Facebook And Its Controversial Resources For Targeted Advertising
As stated in the previous paragraphs, online social networks constantly collect numerous kinds of personally identifying information, such as names, gender, date of birth, email and phone numbers. This data is mainly exploited by the social networks to provide advertisers the most accurate targeting possible. Unluckily, these services do not clarify the relationship between the collection of data and its usage as best as possible, therefore for users it is difficult, if not completely unfeasible, figure out how they are actually being targeted by advertisers.
Taking Facebook as an example, whoever is making use of the service might presume that going on his profile and giving a look at his contact basic information is sufficient to see which phone number and email address are associated with his account and hence determine what information advertisers can use to target him. But, as pointed out before, the targeting procedure is less transparent and its mechanisms are more subtle and hardly noticeable. The focal point about this issue is the fact that Facebook not only for targeting purposes use the data that you willingly put in your profile, but it also use the personal information that the user yielded for security purposes or even that the user did not hand over at all, exploiting data that has been collected from other people’s contact books. This is information that Facebook gathered on you from other users-sources, that you cannot control and most likely you do not even imagine Facebook has it. A significant problem that concerns interdependent privacy and means a violation of the user’s privacy expectations. A research conducted by Venkatadri, Lucherini et al. (2018) tested if personal identifying information (from now on called “PII”) gave by users for security reasons such as two-factor authentication or login alerts are used for targeting purposes. The results showed that when a user provides Facebook a phone number for two-factor authentication: The phone number became targetable after 22 days, showing that a phone number provided for 2FA was indeed used for PII-based advertising, despite our account having set the privacy controls to the most restrictive choices.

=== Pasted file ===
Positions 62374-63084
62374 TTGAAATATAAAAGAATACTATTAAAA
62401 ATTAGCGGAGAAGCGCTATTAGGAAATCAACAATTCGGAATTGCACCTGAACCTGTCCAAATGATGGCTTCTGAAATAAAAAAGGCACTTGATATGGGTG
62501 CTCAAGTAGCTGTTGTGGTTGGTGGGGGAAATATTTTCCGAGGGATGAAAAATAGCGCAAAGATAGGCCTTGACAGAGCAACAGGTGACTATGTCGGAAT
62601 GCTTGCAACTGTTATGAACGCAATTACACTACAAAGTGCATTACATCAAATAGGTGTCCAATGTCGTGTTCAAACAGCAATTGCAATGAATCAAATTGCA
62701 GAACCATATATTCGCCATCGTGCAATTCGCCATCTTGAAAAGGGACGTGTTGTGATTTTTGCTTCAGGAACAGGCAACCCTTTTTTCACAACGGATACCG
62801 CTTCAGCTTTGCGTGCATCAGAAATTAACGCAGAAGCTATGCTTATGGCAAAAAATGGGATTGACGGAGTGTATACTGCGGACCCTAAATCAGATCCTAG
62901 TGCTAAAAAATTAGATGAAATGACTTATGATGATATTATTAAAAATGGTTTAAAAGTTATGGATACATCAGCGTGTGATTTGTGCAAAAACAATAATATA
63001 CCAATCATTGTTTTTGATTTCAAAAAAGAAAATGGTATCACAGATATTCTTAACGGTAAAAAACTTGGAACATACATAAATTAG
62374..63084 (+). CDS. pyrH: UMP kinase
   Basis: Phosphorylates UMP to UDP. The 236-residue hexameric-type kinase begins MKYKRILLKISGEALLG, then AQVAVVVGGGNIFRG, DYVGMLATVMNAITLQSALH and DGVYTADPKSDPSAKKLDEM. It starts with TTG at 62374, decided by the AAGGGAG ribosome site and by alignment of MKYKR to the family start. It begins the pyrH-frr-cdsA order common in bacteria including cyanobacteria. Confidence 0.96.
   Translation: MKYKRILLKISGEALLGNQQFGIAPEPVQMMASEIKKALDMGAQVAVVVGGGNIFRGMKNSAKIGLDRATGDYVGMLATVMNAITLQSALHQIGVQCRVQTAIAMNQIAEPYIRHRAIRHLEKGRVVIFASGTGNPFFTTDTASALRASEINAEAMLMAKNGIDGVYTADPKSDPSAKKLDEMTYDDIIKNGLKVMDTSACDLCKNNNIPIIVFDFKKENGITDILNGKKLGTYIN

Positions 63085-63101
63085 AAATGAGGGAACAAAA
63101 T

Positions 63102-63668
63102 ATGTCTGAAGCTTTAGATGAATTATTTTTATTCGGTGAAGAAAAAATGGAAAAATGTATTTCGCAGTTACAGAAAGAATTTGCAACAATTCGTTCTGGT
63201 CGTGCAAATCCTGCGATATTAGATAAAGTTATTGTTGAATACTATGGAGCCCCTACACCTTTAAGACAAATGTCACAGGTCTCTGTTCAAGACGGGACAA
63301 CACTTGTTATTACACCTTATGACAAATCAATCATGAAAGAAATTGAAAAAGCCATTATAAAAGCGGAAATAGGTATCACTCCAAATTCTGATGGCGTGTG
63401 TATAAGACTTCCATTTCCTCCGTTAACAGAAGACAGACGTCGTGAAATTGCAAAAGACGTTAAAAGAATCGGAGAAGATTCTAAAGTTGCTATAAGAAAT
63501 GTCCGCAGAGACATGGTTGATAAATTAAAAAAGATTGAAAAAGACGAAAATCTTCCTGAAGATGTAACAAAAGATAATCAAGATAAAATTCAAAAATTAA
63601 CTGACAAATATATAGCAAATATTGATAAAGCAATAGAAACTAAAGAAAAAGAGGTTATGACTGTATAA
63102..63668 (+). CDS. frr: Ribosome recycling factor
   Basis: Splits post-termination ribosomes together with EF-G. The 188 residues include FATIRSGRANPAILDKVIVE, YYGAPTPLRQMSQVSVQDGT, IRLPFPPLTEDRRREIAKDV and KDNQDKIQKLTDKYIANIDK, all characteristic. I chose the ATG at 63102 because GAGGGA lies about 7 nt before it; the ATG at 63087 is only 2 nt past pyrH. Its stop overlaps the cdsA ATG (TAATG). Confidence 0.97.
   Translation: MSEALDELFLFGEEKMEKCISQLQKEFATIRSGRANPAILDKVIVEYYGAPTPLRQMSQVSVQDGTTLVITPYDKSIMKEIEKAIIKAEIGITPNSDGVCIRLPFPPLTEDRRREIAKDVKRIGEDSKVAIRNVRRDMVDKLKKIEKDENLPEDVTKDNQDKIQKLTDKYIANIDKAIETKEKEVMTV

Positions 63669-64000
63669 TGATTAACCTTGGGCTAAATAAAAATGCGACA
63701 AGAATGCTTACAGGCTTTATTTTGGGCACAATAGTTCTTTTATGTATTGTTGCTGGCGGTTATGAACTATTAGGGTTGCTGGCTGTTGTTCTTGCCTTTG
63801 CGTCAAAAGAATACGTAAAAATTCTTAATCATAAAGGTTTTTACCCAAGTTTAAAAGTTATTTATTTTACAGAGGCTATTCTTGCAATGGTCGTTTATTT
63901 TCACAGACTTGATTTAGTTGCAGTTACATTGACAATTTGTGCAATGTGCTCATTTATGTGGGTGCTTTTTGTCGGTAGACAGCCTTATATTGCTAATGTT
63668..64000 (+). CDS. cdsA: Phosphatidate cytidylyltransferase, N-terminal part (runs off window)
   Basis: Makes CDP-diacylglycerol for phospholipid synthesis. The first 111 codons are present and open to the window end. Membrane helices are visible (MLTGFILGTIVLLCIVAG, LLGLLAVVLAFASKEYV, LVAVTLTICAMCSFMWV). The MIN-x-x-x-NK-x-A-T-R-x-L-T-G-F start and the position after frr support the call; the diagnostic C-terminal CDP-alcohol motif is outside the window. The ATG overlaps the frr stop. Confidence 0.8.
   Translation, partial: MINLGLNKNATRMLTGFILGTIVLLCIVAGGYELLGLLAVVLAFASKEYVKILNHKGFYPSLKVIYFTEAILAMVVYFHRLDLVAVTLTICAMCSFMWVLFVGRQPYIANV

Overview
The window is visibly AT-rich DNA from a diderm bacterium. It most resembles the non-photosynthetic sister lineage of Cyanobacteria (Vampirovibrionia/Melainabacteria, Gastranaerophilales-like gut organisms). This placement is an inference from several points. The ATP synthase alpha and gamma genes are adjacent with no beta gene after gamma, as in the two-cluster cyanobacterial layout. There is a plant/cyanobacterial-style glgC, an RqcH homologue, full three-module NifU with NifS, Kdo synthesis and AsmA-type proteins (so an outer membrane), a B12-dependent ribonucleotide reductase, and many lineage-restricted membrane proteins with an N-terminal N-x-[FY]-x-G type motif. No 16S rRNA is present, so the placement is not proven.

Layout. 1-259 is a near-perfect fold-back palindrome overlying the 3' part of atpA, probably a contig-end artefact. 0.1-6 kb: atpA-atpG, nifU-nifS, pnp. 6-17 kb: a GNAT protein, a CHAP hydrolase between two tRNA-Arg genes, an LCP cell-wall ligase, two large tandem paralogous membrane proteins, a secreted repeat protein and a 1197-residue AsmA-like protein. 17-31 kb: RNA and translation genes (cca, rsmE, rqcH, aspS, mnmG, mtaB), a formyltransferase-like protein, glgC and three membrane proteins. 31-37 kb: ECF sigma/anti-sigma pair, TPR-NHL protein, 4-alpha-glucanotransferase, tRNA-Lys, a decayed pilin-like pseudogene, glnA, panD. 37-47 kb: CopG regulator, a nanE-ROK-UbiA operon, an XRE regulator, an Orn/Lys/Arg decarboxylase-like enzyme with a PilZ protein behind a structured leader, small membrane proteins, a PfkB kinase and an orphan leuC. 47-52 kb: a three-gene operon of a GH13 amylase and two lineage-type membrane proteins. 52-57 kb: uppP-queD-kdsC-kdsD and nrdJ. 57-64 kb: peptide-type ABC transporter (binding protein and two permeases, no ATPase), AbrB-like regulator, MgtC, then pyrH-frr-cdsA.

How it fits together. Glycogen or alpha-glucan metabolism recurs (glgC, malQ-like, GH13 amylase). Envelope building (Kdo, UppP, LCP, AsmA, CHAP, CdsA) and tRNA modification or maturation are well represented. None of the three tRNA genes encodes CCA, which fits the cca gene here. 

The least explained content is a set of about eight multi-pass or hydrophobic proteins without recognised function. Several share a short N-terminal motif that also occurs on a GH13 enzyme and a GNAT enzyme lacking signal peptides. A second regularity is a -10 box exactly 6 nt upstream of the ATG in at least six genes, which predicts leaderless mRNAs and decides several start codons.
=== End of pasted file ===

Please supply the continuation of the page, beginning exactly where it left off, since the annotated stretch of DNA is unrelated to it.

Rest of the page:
Even with the possibility to use a phone number or an email address to obtain warnings about logins from unregistered devices the result was analogous: We added a phone number and an email address to an author’s account to receive login alerts, and found that both the email address and phone number became targetable after 17 days. This means that users who want to have a more protected account are obliged to make a privacy trade-off and let advertisers find them and target them more easily.
Moreover, the same team of researchers analyzed whether PII acquired without users’ awareness, for instance from other users that shared their phone contacts, is exploited for PII-based advertising. To gather data on users that did not give their direct permission, Facebook operates by examining the contact list of a user that provided the authorization, then links these contacts to existing accounts and, finally, matches the data and gains new information on these users. In a prototypical scenario, if one user, whom we will call Alberto, shares his contacts list with Facebook, included an unknown phone number for Facebook of another user, whom we will call Alessio, advertisers will be able to target Alessio making use of his phone number. We used a factory-reset Android phone, and created a contact containing the full name and the email address of one of the authors (both of which Facebook already had), as well as a new phone number that we controlled and had verified was non-targetable. We then installed the Facebook Messenger App, giving it permissions to sync the list of phone contacts. We found that the previously-unused phone number became targetable in 36 days, showing that it had indeed been linked to the corresponding author’s account without their knowledge.
Furthermore, Alessio will not even be able of managing this kind of information about him, since for Facebook it is Alberto’s data and that would infringe his privacy. Therefore, Alessio cannot do anything about something that Facebook and advertisers obtained without his approval or he even could be completely and most likely unaware of this process.
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